Jeanne Recommends: “Beast of Burden” by The Rolling Stones

Spring 1999: I was almost 23, beer-buzzed, and canoodling with a guy who was all wrong for me on an ancient couch in the living room of a worn out rental house in a tiny college town. His housemates were smoking weed and listening to music. After a few random songs, one of the guys put on Some Girls, the 1978 Rolling Stones album.

At the time, I was just a burgeoning Stones acolyte — but something about Some Girls, and in particular, “Beast of Burden,” went straight for my soul. Maybe it was Keith Richards’ and Ronnie Wood’s unforgettable guitar work or the ache behind Mick Jagger’s vocals that got to me, but that song made me forget where I was and I couldn’t concentrate on anything but the next note.

I’ll never be your beast of burden
So let’s go home and draw the curtains
Put some music on the radio
Come on baby make sweet love to me

Another gal who was there — an art major — took a photo of me and the wrong guy on that decrepit couch. She shot us from above. I looked cute. He looked wrecked, his first relapse into alcoholism beginning to show all over him. His left arm was slung across my chest and his hand gripped my shoulder, so even if I cropped him out I could never use that damn photo for anything without having to explain the phantom arm bifurcating my upper body.

Am I hard enough?
Am I rough enough?
Am I rich enough?
I’m not too blind to see…

A few weeks later, my 23rd birthday arrived and my aunt Marie mailed me a card with a $20 bill in it. I took that money down to the local music store and bought my own copy of Some Girls. I listened to almost nothing else for the next few months. “Beast of Burden” became my go-to on karaoke nights at the now long-gone Golden Horse Lounge, too.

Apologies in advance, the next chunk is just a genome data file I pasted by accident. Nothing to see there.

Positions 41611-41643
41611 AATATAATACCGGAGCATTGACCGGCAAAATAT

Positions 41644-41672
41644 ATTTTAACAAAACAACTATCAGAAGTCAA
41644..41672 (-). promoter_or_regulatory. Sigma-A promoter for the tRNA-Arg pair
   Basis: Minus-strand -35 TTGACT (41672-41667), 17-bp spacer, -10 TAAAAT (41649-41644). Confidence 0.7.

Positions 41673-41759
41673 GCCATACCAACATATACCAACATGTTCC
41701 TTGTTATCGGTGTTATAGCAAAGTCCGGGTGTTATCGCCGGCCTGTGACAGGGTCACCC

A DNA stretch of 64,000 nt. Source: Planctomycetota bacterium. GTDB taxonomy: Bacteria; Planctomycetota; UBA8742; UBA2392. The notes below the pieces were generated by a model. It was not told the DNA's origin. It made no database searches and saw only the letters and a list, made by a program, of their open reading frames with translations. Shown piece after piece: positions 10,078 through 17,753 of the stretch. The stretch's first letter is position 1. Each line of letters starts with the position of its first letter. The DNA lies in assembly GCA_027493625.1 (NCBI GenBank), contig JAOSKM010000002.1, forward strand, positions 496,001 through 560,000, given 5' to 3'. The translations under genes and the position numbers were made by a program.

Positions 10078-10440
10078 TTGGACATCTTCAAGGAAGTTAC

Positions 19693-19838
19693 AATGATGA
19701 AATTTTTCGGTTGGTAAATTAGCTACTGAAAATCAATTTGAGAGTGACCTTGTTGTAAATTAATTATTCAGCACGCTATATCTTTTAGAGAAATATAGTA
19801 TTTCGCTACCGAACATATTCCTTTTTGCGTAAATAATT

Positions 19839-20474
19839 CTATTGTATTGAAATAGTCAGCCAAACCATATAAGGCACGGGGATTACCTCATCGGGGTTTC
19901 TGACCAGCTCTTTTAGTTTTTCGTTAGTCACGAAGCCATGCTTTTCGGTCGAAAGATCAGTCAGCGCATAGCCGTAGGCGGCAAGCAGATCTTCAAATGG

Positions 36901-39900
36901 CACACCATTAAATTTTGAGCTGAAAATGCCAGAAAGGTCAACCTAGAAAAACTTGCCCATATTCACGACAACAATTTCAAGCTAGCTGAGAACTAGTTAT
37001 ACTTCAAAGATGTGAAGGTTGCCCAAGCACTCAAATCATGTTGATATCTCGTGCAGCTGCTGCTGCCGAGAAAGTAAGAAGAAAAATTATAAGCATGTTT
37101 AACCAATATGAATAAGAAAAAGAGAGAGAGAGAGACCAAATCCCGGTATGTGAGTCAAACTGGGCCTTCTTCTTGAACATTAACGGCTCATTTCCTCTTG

I tried to forget about the wrong guy. I almost succeeded, until he resurfaced — sober — a decade later. I was wrapping up a divorce, so he proposed, I said yes, and then he shitcanned me five weeks later in a fit of paranoia. Sobriety suited him, but getting there had left some ugly scars. “Beast of Burden” saw me through the worst of the heartbreak.

There’s one thing baby
I don’t understand
You keep on telling me
I ain’t your kind of man

Years later, I came to associate “Beast of Burden” with another man, a man I know I will love for the rest of my life. We spent a desert afternoon together naked, sharing a cigar and drinking kölsch while listening to Some Girls from beginning to end. Later, he said of that day and that music, “I love that. I want that to be a forever memory between us.”

He has nothing to worry about.

I was browsing in a random record store during a trip out of town last fall and I found a first press of Some Girls. I bought it without a second thought. It has some scratches, one so deep that the record skips during “Lies,” but “Beast of Burden” sounds even better with a little hiss and pop.

Those wrong guys will come and go, but the Stones will never leave me.

(Song recommendation by Jeanne Sharp)

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